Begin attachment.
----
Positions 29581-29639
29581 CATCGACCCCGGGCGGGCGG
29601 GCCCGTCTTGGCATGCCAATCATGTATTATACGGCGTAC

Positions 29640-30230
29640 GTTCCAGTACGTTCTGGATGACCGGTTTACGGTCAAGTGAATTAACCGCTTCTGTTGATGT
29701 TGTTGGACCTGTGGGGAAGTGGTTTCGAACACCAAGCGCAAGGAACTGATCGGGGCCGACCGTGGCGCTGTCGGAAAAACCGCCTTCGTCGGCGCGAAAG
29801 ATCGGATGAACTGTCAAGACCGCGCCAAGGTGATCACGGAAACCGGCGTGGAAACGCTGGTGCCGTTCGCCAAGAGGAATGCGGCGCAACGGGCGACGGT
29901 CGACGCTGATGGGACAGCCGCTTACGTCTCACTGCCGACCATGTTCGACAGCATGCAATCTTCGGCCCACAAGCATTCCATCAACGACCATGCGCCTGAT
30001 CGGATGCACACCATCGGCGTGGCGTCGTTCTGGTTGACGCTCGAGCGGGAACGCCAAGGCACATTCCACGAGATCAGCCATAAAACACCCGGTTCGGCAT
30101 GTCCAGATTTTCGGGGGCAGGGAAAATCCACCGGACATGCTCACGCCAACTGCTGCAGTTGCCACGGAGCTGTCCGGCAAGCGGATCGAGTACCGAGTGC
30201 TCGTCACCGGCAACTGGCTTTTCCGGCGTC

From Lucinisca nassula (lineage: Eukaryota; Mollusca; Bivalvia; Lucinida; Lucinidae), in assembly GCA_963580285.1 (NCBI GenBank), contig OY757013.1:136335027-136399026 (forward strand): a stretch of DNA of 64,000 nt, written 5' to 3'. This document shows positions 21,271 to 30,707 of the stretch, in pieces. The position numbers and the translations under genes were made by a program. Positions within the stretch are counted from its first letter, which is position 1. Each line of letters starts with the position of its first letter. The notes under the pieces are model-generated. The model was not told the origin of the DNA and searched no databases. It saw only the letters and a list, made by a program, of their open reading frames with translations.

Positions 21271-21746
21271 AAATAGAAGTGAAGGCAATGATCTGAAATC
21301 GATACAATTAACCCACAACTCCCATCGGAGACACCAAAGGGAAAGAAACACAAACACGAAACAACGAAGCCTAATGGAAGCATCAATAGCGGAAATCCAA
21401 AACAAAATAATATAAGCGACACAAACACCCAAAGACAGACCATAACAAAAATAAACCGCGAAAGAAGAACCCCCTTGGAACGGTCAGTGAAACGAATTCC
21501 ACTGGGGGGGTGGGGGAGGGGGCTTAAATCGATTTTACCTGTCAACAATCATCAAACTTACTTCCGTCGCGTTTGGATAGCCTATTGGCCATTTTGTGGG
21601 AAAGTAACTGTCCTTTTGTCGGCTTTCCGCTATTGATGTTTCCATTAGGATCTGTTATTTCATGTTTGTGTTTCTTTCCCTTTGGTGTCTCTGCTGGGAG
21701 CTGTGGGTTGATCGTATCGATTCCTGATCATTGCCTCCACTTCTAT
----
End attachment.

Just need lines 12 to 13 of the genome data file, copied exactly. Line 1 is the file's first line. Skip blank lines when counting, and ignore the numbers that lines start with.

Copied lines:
From Lucinisca nassula (lineage: Eukaryota; Mollusca; Bivalvia; Lucinida; Lucinidae), in assembly GCA_963580285.1 (NCBI GenBank), contig OY757013.1:136335027-136399026 (forward strand): a stretch of DNA of 64,000 nt, written 5' to 3'. This document shows positions 21,271 to 30,707 of the stretch, in pieces. The position numbers and the translations under genes were made by a program. Positions within the stretch are counted from its first letter, which is position 1. Each line of letters starts with the position of its first letter. The notes under the pieces are model-generated. The model was not told the origin of the DNA and searched no databases. It saw only the letters and a list, made by a program, of their open reading frames with translations.

Positions 21271-21746